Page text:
HELP FOR PARENTS WITH STRONG-WILLED, OUT-OF-CONTROL CHILDREN AND ADOLESCENTS

Education and Counseling for Individuals Affected by Oppositional Defiant Disorder and ADHD

HE WANTS TO CALL HIS GRANDMOTHER TO WHINE AND COMPLAIN...

I AM NEW TO YOUR PROGRAM AND I DO HAVE A SITUATION I DIDN'T SEE ON YOUR SITE. I HAVE 6 KIDS, TWO OF WHICH ARE STEPSONS. THE OLDEST OF THE TWO IS THE ONE I AM HAVING ISSUES WITH. MY HUSBAND WORKS OFFSHORE AND IS GONE A LOT, SO I AM ON MY OWN A LOT OF THE TIME.

THE PROBLEM I KEEP ENCOUNTERING IS WHEN THE STEPSON GETS INTO TROUBLE OR IS NOT HAPPY WITH THE WAY THINGS ARE GOING HE WANTS TO CALL HIS GRANDMOTHER (MY MOTHER-IN-LAW) TO WHINE AND COMPLAIN TO HER.

SHE ALWAYS TRIES TO CONTROL WHAT GOES ON IN MY HOME AND HAS EVEN GONE TO HIS SCHOOL TO TALK TO HIS TEACHERS, COUNSELORS AND SO ON.

I REALLY HAVE REACHED THE END OF MY ROPE WITH THIS ISSUE AND FEEL LIKE I CAN'T EVEN DISCIPLINE HIM FOR FEAR OF WHAT SHE MIGHT DO OR SAY.

ANY ADVICE?

HOPELESS IN LOUISIANA,

K.

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There is a thin line between being interfering and being helpful, and a child's grandparents seem to be constantly crossing that line.

When a child is born, the child's grandparents can be a great source of help, support and encouragement. Grandparents almost always know what to do when their grandchild child is unwell, not eating, not burping, not sleeping, crying too much, sneezing.... and so on. In fact, many women would call their mothers or mothers-in-law before calling their husbands, for advice regarding health issues. But when it comes to advice regarding child rearing, it suddenly seems as though grandparents have it all wrong.

There is a thin line between being interfering and being helpful, and a child's grandparents, (especially if they are your in-laws!) seem to be constantly crossing that line.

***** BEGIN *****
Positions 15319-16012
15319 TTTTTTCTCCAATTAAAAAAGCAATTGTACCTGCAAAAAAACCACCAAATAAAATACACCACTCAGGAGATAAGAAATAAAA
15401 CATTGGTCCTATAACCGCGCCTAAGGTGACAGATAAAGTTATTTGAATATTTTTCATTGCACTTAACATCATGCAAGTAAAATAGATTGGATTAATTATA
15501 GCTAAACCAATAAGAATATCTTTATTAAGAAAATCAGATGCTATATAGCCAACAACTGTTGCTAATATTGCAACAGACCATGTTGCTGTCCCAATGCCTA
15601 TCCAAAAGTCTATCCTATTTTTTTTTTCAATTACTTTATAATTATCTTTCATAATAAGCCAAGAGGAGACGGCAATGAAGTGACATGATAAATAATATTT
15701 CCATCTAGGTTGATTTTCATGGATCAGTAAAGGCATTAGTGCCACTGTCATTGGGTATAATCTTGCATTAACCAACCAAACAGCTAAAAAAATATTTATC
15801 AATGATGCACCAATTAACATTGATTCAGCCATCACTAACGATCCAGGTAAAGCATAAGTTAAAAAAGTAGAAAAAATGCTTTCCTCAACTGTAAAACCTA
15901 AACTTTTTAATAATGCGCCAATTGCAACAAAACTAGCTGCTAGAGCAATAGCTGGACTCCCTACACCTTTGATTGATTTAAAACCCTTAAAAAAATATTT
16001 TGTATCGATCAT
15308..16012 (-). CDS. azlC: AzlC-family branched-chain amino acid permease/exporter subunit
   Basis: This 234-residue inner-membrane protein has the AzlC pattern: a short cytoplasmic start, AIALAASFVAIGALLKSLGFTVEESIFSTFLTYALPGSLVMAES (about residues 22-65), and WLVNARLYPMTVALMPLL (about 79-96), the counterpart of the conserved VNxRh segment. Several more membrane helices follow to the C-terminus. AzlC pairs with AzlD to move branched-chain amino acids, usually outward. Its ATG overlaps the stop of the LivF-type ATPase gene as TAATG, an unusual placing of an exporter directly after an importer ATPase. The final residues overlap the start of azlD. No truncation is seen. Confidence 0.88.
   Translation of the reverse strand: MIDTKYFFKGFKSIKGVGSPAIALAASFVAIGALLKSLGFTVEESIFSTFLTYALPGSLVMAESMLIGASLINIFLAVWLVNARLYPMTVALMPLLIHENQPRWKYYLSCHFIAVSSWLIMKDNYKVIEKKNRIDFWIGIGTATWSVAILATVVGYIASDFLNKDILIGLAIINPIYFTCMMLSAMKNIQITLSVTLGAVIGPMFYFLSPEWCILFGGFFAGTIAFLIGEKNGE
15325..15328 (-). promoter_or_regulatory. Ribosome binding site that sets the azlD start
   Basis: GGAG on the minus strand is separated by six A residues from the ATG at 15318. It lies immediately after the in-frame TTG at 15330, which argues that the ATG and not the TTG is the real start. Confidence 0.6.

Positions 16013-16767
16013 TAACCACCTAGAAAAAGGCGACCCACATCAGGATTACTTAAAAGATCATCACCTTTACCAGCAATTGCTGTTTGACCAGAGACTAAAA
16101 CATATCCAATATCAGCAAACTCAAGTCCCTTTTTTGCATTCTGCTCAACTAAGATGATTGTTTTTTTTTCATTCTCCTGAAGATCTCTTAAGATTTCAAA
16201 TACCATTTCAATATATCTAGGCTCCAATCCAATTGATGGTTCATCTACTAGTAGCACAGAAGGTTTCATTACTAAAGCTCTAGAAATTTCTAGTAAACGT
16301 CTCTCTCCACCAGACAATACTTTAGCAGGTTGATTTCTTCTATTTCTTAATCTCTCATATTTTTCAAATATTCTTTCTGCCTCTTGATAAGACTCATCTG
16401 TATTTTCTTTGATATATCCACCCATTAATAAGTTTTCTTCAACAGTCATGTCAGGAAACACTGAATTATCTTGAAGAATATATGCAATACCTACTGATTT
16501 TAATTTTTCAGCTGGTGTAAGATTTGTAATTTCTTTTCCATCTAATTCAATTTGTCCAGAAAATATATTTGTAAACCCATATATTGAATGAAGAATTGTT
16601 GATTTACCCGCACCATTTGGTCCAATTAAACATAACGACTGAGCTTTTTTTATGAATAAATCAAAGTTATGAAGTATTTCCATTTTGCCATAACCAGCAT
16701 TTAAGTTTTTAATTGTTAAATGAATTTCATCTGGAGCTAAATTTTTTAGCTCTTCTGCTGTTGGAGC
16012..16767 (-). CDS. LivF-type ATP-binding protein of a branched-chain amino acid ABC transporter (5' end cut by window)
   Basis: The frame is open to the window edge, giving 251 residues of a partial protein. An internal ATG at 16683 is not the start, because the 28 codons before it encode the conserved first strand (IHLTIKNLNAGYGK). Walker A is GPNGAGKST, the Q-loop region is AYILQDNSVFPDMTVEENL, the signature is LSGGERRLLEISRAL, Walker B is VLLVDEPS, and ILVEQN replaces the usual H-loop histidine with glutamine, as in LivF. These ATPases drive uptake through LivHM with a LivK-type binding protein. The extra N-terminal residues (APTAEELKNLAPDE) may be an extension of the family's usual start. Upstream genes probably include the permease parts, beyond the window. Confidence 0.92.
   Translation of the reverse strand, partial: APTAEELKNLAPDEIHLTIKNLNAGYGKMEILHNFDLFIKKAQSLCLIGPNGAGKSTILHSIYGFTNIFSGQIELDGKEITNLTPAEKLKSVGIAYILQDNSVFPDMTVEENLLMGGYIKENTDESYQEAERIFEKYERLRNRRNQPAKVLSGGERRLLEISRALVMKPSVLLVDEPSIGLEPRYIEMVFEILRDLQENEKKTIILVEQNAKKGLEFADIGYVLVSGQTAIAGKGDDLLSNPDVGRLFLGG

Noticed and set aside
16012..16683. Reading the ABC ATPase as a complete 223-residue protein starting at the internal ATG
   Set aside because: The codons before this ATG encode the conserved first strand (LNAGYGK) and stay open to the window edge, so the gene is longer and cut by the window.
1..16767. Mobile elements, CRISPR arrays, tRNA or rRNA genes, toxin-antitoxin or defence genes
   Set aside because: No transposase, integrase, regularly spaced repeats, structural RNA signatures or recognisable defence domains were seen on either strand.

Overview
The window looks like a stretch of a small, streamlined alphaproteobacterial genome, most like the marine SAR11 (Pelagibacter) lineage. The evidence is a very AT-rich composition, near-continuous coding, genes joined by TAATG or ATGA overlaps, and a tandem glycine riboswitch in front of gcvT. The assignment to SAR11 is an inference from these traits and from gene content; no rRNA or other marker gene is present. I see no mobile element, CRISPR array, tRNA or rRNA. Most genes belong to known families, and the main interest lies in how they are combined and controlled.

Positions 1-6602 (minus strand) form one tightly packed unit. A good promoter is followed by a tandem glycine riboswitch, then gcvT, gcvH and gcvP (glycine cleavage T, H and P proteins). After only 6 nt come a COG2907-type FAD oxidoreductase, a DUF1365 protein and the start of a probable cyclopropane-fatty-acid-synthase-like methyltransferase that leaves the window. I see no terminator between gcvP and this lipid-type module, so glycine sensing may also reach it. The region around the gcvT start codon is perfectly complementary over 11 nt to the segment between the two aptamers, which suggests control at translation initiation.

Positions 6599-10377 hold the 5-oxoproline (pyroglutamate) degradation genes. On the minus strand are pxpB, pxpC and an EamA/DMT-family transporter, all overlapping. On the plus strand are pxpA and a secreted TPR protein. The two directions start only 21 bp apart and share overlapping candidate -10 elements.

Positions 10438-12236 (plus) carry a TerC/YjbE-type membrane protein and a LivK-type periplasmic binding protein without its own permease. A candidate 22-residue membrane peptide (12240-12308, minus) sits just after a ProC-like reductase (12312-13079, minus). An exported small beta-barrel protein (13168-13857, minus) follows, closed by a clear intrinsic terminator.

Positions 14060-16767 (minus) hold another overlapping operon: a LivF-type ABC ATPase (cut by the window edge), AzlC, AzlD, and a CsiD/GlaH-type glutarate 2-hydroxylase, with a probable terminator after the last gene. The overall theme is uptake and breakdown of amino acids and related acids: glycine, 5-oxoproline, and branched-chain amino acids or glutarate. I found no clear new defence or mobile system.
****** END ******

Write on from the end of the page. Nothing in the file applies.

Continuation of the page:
If you discuss your child's behavioral aspects with his grandparents, be prepared for advice. If you don't want to hear advice, then don't discuss their problems with them. It would be unfair on your part if you unburden your worries on them, and then when they offer solutions, argue with them about why what they are saying doesn't make sense.

Be prepared to heed some advice. Don't be completely closed to their inputs. After all, they did bring up your spouse, didn't they? And how wrong did they go? If you love your spouse and if he turned out to be a sensible, balanced and nice person, it makes sense for you to at least give their ideas a fair hearing even if such ideas oppose yours. It is always better to have an open mind with regard to child rearing since everything is so subjective.

It is true that you can bring up your child the way you feel is right, but in your strong desire to do this, don't discount good tips. Many mothers, feeling threatened by constant interference from in-laws, make it a point not to heed their advice. This is completely understandable, as it is just a defensive reaction. Instead, if you have a problem with your child's grandparent's interference, discuss it with them. Let them know that you feel a certain way on certain issues, and that you would welcome their suggestions on other matters or when you ask for them.

It is all too easy for parents to criticize in-laws for interfering, but not all understand the emotion behind such interference. True, many in-laws are unnecessarily dominating, but irrespective, if you feel that their ideas do not completely go against your beliefs, you could perhaps give in to them every once in a while to maintain peace, especially if you are living together. Don't refuse to listen to them because you know that your husband is on your side or because you know that you have enough freedom and really can do whatever you want. Instead of simply turning a blind eye to what grandparents feel, discuss it with them and let them know why you feel strongly about doing things in another manner.

Always remember that grandparents nowadays have valuable experience, and make for the best baby sitters. These days, with people staying healthier in their old age, grandparents can participate in various activities with their children. They can tell them stories of the days gone by, inculcate in children a sense of family pride, and increase a child's knowledge about his culture and heritage. So bear this in mind the next time you are tempted to snap at them for interfering. It is for your own peace of mind.

Mark

My Out-of-Control Teen

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